Mount Rainier as seen from Seattle. (Chuck Taylor)
Some in Seattle say we need a “central park.” That’s what the proposed South Lake Union Commons concept was all about, and it motivates the FROGS (Friends of Green at Seattle Center) and others who’d like to see Seattle Center largely converted to open space.
John Olmsted, who was the mastermind of the city’s park system and boulevards — the so-called “emerald necklace”, designed many parks and park systems around the country, but he didn’t favor a New York-style Central Park here. Rather, he wanted to collect potential park space throughout the city, putting parks within reach of every citizen. He wanted playgrounds (an idea he introduced to Seattle) within walking distance of every home. This kind of democrtization of parks and public amenities is part of the fiber of the city, which has expanded neighborhood libraries, community centers, pea patches, and is now returning to neighborhood schools.
Part of the reason a central park is unnecessary is that Seattle, despite Puget Sound sprawl, is in the middle of vast parks and protected wilderness areas, from Mount Rainier to the Olympics to the North Cascades. And because Seattle, thanks in part to Olmsted, acted aggressively to preserve urban park land, it is possible to take a Metro bus to see old growth trees within the city limits. While no one is denying that it would be nice if we also had a version of Vancouver’s Stanley Park, the fact is we went another direction, and carving that space out of the city now is virtually impossible.
Still, despite the great amenities neighborhood parks make, they are often battle grounds as neighbors fight over crime, park maintenance, and use. Parks are magnets for controversy, from crime at Victor Steinbrueck to lights at Magnuson to mountain bikers at Lincoln. Urban parks, central or otherwise, are often regarded as local nuisances. Even the concept of park playgrounds was controversial during the Olmsted era as some park advocates saw them as bringing the wrong kind of people into public spaces, or worse, messing with the contemplative aspects of a park where a person could commune with nature inside a bustling city.
If Seattle’s setting in a place of natural beauty is an advantage, if, in essence, our “central park” is comprised of the national, state, and county parks, waterways, and forest lands around us, do we have any responsibility to connect them more with the city?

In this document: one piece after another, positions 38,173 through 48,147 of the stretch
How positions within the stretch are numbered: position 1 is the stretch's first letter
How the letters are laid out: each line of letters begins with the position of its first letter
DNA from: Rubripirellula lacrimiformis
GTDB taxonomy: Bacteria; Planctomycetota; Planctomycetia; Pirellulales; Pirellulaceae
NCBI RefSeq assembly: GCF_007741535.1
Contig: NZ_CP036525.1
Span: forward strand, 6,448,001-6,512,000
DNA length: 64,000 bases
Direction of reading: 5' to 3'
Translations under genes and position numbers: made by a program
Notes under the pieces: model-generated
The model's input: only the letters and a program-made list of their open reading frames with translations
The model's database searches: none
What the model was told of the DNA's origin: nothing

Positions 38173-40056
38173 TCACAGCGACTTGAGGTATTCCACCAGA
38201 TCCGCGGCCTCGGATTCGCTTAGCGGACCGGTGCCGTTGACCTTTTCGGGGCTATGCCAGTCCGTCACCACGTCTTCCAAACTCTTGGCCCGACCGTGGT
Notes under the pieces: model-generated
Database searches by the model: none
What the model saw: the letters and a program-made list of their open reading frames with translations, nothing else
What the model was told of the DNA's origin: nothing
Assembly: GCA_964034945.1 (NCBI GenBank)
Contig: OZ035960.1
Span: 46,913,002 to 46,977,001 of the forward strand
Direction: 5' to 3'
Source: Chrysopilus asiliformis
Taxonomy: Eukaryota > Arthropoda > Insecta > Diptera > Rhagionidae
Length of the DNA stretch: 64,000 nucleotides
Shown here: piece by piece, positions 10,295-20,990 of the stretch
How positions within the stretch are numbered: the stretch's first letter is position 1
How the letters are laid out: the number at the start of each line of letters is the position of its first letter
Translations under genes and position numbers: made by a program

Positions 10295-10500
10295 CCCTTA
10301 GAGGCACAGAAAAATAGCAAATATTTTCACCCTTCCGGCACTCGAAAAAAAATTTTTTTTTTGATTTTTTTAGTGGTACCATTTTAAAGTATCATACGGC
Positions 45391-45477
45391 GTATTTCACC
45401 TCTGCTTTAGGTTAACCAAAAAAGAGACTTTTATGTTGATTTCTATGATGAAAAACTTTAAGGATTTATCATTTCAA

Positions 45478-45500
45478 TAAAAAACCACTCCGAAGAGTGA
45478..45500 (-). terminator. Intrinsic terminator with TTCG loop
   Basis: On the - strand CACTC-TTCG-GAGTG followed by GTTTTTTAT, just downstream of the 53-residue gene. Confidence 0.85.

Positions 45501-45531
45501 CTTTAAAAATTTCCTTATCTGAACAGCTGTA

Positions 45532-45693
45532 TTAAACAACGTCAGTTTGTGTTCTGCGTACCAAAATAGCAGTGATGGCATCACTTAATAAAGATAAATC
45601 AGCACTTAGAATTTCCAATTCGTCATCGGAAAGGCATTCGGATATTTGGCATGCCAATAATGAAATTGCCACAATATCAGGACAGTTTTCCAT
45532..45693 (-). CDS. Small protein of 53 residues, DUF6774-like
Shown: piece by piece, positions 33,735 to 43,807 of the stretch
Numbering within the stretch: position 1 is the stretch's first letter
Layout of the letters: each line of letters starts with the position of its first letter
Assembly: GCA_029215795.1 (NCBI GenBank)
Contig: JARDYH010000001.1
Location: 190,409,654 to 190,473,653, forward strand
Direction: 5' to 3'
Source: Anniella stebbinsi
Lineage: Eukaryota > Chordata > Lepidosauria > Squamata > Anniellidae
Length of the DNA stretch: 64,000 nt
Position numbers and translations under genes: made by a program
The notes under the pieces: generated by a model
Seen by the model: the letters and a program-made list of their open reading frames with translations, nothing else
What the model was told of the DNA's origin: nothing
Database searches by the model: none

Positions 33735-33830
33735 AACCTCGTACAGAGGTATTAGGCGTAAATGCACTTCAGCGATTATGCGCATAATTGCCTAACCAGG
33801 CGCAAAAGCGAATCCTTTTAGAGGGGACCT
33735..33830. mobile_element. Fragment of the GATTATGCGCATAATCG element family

I recently returned from a four-wheeled 12-state tour of the West and visited (and revisited) a number of national parks, monuments, forests, and grasslands. I was again struck with how much of our natural heritage is inaccessible to people without a car.
How many families are going to bike to Hurricane Ridge or Paradise? On your next hike, are you going to take the bus to the North Cascades? Have you had the pleasure of getting around the Olympic Peninsula on Greyhound? In terms of civic planning, Seattle ought to think about making the wilderness more accessible to its citizens so they can access their “central park” with options that are kinder to the carbon footprint.
Some national parks, such as the Grand Canyon and Glacier, can be reached directly by rail. In fact, rail and national parks once went hand in hand, with the railroads building lodges and promoting an emerging Victorian middle class to get out and see the wilderness. A notable Northwest example is Glacier Park Lodge built by the Great Northern Railroad with old growth Northwest Douglas fir. You still can hop Amtrak’s “Empire Builder” and get dropped across the road from the lodge. But this is now the exception.
In Europe, many natural areas (like the Alps) are served by rail, so hikers don’t need to come by car. Some U.S. national parks, like Zion, are banning autos to the periphery and using shuttles to take folks around the park. I recently took the bus from one end of the South Rim of the Grand Canyon to the other, and the wait time and service was better than my No. 11 bus route in Seattle. But because of time, distance, and bringing families and gear, vast parking lots are still needed to accommodate everyone.
Around Seattle, we have improved local access to some areas by converting rail road corridors (like the Burke-Gilman) to bike paths so you can cycle from Fremont to Marymoor Park and even on to the Issaquah Alps. But I wonder if shuttle bus services or local rail service to wilderness areas and trailheads could help shape a culture where people could leave vehicles behind so they wouldn’t have to be the almost exclusive means of access?
You would think, for example, Mount Rainier would be ideal for such service being comparatively close to the urban I-5 corridor and Seattle and Tacoma, which have light rail, but as the directions on the park’s website indicate, “There is no public transportation to or in Mount Rainier National Park.”
There are folks looking into these issues, especially since more sustainable tourism and reducing impacts on parks is a long-term goal government. The Transportation Research Board of the National Academies has a committee studying the needs of public lands, and the feds are looking at it and spending money on it too, from hybrid buses in Denali National Park in Alaska to a transportation feasibility study for the Deschutes National Forest in Oregon. While expanding options for cyclists, pedestrians, and transit riders inside national parks is being addressed, the issue of getting there and back needs serious attention from urban as well as park planners.
Until then, broad use of our wilderness areas will be reliant on another American tradition: the road trip.
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